Throughout its history Red Hot has focused projects on communities affected by the AIDS crisis as much as raise money and awareness through popular music. Stolen Moments: Red Hot + Cool was the first of many projects focused on communities of color in the U.S. and around the world, particularly as the trajectory of the disease grew to tragic proportions in urban areas in the industrial world as well as in Africa and the Global South.
The project was a creative collaboration between Earles Sebastian a black South African, whose career had begun among the jazz hip hop culture of London, and John Carlin, co-founder of Red Hot along with Leigh Blake, who was married to Sebastian at the time. The idea was to do an album that combined hip hop tracks dealing directly with AIDS (such as Michael Franti’s “Positive” and The Pharcyde’s “Rubbers Song”) with tracks loosely inspired by John Coltrane and the Impulse! label he led in the 1960s, which also featured work by his wife Alice Coltrane and collaborator Pharoah Sanders. There was also TV program, funded by ITVS and broadcast on PBS, that featured a legendary live performance at the Supper Club in New York along with hard hitting interviews with artists, people affected by AIDS in communities of color and Professor Cornell West.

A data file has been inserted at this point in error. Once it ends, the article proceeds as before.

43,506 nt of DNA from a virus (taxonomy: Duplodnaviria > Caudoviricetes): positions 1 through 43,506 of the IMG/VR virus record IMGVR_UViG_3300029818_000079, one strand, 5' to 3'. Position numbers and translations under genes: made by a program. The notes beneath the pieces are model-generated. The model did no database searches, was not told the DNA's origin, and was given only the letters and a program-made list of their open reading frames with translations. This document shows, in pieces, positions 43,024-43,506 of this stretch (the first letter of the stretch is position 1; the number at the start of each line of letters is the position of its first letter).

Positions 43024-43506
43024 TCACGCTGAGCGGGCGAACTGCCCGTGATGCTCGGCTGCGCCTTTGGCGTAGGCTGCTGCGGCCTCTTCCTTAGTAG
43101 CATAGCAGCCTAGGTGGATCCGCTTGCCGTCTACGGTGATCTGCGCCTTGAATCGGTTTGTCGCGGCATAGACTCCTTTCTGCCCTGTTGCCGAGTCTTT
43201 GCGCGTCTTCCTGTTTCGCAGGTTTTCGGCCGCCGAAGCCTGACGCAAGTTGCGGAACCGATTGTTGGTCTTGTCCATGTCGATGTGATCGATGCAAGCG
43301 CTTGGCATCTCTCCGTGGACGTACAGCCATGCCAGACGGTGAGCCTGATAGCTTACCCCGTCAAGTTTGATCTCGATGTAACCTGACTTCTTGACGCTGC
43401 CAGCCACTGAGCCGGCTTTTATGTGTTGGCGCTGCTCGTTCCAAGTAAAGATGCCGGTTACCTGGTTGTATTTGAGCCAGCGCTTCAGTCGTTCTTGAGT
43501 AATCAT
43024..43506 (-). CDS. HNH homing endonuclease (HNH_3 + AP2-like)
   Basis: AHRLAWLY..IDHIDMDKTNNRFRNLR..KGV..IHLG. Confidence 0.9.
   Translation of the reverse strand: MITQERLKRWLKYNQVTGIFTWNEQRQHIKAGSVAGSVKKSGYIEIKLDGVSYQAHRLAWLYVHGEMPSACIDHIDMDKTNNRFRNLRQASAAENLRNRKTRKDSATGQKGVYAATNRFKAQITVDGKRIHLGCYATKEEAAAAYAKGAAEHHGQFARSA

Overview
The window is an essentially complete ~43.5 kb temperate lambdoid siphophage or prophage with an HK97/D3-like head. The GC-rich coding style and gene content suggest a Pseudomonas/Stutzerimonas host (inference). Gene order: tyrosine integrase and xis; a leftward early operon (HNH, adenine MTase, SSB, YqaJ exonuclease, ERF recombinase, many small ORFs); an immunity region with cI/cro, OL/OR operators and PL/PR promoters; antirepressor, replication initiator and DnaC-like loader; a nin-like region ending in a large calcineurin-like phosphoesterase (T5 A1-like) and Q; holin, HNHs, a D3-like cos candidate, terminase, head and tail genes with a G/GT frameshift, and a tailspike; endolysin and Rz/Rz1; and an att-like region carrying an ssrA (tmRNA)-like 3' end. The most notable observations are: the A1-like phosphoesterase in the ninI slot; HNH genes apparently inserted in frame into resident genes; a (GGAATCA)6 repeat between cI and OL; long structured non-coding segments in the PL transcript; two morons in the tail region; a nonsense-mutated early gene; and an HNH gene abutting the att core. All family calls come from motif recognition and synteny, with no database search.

Time Magazine picked it as album of the year in 1994. Unfortunately the TV program did not air in most PBS stations south of the Mason Dixon line because of controversy over the origin of AIDS as discussed in various interviews. At the time many young African-Americans believed the HIV virus was created or disseminated by the government. Other voices, notably Professor West, argued that was incorrect, but that American history, such as the Tuskegee syphilis experiment, made people think it could be true. A member of the band The Roots punctuated the conversation by looking into the camera as asking: “Would you trust someone who raped your grandmother?” The album included the first recorded track by The Roots ever released, a collaboration with Roy Ayers. Other unique collaborations included Herbie Hancock with Me’Shell NdegeOcello, Donald Byrd and Guru, MC Solar and Ron Carter and the first-ever legendary combination of Pharoah Sanders and the Last Poets.